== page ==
By MELINDA WILLIAMS
Preparations are underway throughout Pulaski County for the possibility of the first significant snowfall of the season Thursday.
In the town of Pulaski, Kim Caudill said public works employees have all six trucks loaded with salt and ready to hit the roads when, and if, bad weather arrives. She said the 350 tons of salt on hand should be enough to get the town through the predicted storm.
“We’ve never run out before and we’ve been through some pretty rough storms,” said Caudill, who is administrative manager for Pulaski Public Works. She said the department also has some salt left over from prior snows.
The salt is stored in a new facility town employees constructed to replace an old one that was leveled by the 2010 tornado.
Just how quick trucks get to your street will depend upon the intensity of the storm and whether the street is in the primary or secondary system. Of course, primary roads, such as Routes 11 and 99, are treated and scraped first.
If snow is falling so heavily crews are having difficulty keeping the primary roads clear, Caudill said they will focus on the primary roads until the precipitation slows enough to be controlled or stops altogether, then move to the secondary system.
In Dublin, the plan is the same: primary roads first, and secondary as soon as possible.
David Nester, assistant superintendent of Dublin Public Works, said the town has three trucks, two backhoes and six employees ready to clear the roads if snow arrives.
Dublin employees are responsible for clearing the roads in town and they also handle a few outside the town limits for Virginia Department of Transportation.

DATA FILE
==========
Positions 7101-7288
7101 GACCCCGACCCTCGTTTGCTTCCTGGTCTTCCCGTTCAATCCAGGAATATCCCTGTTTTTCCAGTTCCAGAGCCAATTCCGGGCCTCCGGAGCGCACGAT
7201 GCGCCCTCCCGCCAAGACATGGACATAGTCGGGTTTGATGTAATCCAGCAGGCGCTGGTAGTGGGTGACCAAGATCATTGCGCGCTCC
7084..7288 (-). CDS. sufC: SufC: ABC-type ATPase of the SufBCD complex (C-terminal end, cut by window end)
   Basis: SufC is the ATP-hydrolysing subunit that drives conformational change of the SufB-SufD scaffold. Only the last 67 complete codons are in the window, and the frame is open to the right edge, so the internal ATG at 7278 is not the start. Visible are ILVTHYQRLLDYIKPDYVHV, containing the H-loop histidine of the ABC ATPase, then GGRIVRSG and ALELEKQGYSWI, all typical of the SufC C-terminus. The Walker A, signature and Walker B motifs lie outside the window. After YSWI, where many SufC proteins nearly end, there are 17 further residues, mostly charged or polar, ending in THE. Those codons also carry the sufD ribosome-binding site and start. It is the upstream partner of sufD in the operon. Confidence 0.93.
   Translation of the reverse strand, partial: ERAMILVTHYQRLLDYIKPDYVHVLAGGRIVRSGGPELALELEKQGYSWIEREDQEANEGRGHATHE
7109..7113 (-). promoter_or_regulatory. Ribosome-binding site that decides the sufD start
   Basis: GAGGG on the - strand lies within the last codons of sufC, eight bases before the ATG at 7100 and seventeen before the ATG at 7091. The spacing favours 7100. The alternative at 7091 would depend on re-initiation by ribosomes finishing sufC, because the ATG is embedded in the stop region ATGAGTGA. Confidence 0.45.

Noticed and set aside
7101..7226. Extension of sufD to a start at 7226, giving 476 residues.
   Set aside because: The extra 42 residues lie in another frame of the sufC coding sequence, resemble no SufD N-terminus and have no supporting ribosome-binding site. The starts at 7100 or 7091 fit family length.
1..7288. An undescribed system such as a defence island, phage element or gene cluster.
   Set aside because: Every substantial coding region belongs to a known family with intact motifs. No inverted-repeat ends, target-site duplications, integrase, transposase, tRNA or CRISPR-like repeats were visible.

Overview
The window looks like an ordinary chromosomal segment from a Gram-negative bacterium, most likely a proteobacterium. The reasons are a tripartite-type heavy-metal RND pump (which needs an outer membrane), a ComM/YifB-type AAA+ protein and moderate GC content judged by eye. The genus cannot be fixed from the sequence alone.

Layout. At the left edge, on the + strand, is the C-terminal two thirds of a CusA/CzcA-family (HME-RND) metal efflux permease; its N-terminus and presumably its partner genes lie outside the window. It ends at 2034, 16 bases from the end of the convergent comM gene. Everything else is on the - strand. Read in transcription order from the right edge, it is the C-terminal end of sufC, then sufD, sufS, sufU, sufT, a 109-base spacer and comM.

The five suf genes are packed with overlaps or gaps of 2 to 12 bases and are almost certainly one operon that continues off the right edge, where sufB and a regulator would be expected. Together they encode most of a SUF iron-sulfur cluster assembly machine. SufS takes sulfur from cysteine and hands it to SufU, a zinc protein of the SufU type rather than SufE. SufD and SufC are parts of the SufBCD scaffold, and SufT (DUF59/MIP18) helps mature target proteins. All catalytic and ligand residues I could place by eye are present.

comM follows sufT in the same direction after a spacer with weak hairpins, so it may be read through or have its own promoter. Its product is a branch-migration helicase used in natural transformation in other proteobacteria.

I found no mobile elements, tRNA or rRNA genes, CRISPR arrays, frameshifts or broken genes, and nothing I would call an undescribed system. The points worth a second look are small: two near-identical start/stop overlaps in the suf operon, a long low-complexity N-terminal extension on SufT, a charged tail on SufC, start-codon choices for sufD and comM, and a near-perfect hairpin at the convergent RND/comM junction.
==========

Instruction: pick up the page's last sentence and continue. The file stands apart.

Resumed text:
Nester said Dublin obtains its salt from VDOT.
Due to changes in protocol, local VDOT officials were not available to comment on local preparations. However, a statewide news release issued at the beginning of the winter season indicates the agency’s statewide budget for snow removal for the 2012-13 season is $145 million. Of that, the Salem District, which includes Pulaski County, has $15,900,560 budgeted.
VDOT has 2,424 pieces of state equipment, approximately 7,144 pieces of hired equipment and 818 pieces of interstate contractor equipment available for snow- and ice-control activities statewide this winter. Hired equipment includes both companies and individuals and their equipment that VDOT keeps on call to clear snow.
“Motorists depend on VDOT to deploy the necessary personnel, equipment, materials and technology to keep traffic moving as soon as possible after inclement weather impedes a roadway,” said VDOT Commissioner Greg Whirley.
VDOT advises motorists to be prepared for rapidly changing weather conditions during the winter. Have a plan. Most importantly, be where you need to be before the weather gets bad.
To avoid accidents during winter storms, VDOT always suggests delaying travel when possible. And if you see a slow-moving snowplow or other vehicles treating roads, please slow down and give the operators the right of way for both their safety and yours.
Before traveling, get the latest traffic conditions by calling 511, or go to HYPERLINK “http://www.511virginia.org” www.511virginia.org. You can also download the free 511 mobile app at HYPERLINK “http://www.virginiadot.org/travel/511.asp” \l “app” http://www.virginiadot.org/travel/511.asp#app
Last winter, the weather was so mild only $63.8 million was spent on preparation, anti-icing and snow removal. During 2010-11, that figure was $207.9 million and a year earlier, $266.8 million.
Caudill said last winter was so mild the town of Pulaski didn’t use any salt on roads.